Jim Massey reported March 16 in The Country Today that Dan Baumann, DNR’s western regional director and spokesman for industrial sand mining, said that frac sand mining has grown rapidly in Wisconsin over the last five years and that more expansion could be coming.
Baumann also pointed out that while a typical gravel pit might be 20 or 40 acres, the footprint of a frac sand mine might be 5,000 acres with 400 to 600 acres open at a time.
After more than a year and a half of rewriting Waupaca County’s non-metallic mining ordinance, the Planning and Zoning Committee approved a new ordinance May 7 that still does not recognize a distinction between frac sand mines and sand or gravel pits. Despite the objections of many citizens that this ordinance treats industrial mining sites and small rural pits identically and provides inadequate protections, it will become the law if passed at the May 19 meeting of the County Board of Supervisors.
My studies suggest Waupaca County’s geology offers a measure of protection against the kind of wholesale industrialization of rural landscapes by frac sand mining that has overwhelmed many parts of western Wisconsin.
While geology has clearly endowed parts of the County with sandstones containing frac sand, most of them are buried deeper than 50 feet or under thick, dense dolostone. In general, frac sand mined here is likely to be only marginally competitive with frac sand mined in western Wisconsin, where deposits are far more accessible and thicker.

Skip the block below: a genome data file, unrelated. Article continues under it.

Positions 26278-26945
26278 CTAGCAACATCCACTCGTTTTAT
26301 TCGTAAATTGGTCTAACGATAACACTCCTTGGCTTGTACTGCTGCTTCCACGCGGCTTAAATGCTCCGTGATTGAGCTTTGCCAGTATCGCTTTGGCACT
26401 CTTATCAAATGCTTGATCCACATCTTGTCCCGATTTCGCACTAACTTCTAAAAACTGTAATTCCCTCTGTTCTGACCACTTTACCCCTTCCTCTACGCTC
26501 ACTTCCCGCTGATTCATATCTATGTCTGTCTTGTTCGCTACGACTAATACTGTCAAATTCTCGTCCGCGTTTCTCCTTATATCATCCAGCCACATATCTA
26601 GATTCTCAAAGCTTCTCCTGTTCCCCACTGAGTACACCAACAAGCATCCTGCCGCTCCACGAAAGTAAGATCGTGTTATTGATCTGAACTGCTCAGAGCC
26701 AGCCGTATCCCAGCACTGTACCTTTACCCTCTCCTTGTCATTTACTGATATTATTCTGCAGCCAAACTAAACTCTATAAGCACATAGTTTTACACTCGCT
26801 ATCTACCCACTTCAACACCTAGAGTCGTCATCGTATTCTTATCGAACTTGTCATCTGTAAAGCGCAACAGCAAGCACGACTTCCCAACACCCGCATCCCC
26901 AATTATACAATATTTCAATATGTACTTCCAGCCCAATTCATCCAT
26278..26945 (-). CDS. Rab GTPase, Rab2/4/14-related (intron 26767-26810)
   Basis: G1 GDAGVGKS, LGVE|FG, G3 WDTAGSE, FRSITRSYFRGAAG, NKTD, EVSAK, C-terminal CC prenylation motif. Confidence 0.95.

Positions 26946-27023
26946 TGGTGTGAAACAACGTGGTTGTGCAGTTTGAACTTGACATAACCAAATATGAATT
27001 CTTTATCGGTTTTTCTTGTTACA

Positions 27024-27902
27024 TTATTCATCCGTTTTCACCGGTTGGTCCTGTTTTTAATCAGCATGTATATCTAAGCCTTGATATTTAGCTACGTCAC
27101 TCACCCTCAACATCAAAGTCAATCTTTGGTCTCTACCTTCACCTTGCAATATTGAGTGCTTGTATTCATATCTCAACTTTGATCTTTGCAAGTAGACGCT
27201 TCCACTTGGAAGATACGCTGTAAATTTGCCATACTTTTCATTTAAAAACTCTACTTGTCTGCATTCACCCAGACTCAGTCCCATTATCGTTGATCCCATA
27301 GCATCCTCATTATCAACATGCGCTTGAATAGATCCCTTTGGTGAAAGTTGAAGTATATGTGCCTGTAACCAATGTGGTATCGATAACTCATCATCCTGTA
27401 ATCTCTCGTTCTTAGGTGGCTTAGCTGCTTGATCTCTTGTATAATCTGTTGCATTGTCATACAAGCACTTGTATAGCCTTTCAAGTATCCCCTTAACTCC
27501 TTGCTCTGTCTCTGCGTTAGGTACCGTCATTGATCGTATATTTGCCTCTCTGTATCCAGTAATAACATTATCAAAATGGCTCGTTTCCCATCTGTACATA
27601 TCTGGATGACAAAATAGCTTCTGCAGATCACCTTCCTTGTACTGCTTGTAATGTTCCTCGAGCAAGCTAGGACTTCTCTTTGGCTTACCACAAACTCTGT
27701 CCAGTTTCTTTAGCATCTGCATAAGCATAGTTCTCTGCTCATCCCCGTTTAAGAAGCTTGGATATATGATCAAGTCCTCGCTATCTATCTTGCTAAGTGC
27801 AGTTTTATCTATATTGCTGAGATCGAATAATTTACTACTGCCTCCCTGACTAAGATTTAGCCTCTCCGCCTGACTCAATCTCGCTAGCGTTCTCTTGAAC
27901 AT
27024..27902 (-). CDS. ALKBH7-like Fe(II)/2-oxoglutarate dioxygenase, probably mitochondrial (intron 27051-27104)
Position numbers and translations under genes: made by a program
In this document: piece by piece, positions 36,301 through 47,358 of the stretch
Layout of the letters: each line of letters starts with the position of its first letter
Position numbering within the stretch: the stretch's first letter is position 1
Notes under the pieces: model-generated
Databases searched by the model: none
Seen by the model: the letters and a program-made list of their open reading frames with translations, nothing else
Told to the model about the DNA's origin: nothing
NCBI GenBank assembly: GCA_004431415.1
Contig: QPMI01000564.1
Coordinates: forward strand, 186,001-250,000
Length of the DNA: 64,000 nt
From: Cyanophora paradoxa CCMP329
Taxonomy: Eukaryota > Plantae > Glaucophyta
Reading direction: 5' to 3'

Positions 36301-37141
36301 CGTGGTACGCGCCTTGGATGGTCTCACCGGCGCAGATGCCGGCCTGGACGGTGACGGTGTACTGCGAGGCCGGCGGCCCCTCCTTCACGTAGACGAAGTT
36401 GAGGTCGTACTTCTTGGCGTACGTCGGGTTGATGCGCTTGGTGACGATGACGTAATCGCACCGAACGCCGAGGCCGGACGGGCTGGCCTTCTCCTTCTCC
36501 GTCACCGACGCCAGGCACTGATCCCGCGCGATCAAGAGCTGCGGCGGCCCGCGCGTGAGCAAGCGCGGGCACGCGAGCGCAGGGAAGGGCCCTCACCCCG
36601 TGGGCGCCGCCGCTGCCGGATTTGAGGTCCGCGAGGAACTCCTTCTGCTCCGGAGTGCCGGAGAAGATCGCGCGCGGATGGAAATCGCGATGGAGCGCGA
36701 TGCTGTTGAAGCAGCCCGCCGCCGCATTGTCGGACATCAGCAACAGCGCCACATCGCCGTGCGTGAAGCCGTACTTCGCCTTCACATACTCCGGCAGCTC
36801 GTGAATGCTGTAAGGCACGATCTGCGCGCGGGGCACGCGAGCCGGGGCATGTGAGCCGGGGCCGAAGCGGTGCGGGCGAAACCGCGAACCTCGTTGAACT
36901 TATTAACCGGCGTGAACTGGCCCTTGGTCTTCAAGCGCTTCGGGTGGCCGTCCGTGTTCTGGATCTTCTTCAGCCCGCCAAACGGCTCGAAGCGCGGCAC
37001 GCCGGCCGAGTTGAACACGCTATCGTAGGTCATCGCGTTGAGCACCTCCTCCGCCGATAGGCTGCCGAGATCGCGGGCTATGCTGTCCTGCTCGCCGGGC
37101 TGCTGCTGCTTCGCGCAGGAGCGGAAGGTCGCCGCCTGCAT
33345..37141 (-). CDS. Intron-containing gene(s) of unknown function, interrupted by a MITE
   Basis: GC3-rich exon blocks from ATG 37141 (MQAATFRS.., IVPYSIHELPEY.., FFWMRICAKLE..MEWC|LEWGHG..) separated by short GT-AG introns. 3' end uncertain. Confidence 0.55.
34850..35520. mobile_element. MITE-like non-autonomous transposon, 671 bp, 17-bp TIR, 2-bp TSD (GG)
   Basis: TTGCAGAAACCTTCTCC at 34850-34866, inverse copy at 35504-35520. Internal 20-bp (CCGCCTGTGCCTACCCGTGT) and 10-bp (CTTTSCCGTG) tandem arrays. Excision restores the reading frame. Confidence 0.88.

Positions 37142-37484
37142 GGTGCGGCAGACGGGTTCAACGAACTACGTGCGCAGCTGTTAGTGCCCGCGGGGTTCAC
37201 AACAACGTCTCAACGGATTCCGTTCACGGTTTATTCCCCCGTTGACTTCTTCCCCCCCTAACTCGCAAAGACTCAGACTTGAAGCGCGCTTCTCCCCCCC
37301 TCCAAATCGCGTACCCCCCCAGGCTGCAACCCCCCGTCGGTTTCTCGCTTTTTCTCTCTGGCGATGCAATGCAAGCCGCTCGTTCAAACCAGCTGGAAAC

Western Wisconsin’s geologic advantage is especially significant in the current market environment of relatively low oil prices. Since many U.S. oil producers rely on more expensive unconventional drilling technology, like horizontal drilling and massive hydraulic fracturing, they and their service companies are now shopping aggressively for lower priced frac sand. Marginal frac sand producers are being pushed out. The recent shuttering of the frac sand processing center in Readfield may be a case in point.
Geology and market forces are presently acting serendipitously to diminish prospects for frac sand mining in Waupaca County.
The county’s geology is forever, but market forces change. Oil prices will someday rise sufficiently to reinvigorate the county’s frac sand prospects. When that day comes, it would be timely and reassuring to have a non-metallic mining ordinance written with the flexibility and forethought to expressly recognize the difference between a frac sand mine and a sand pit.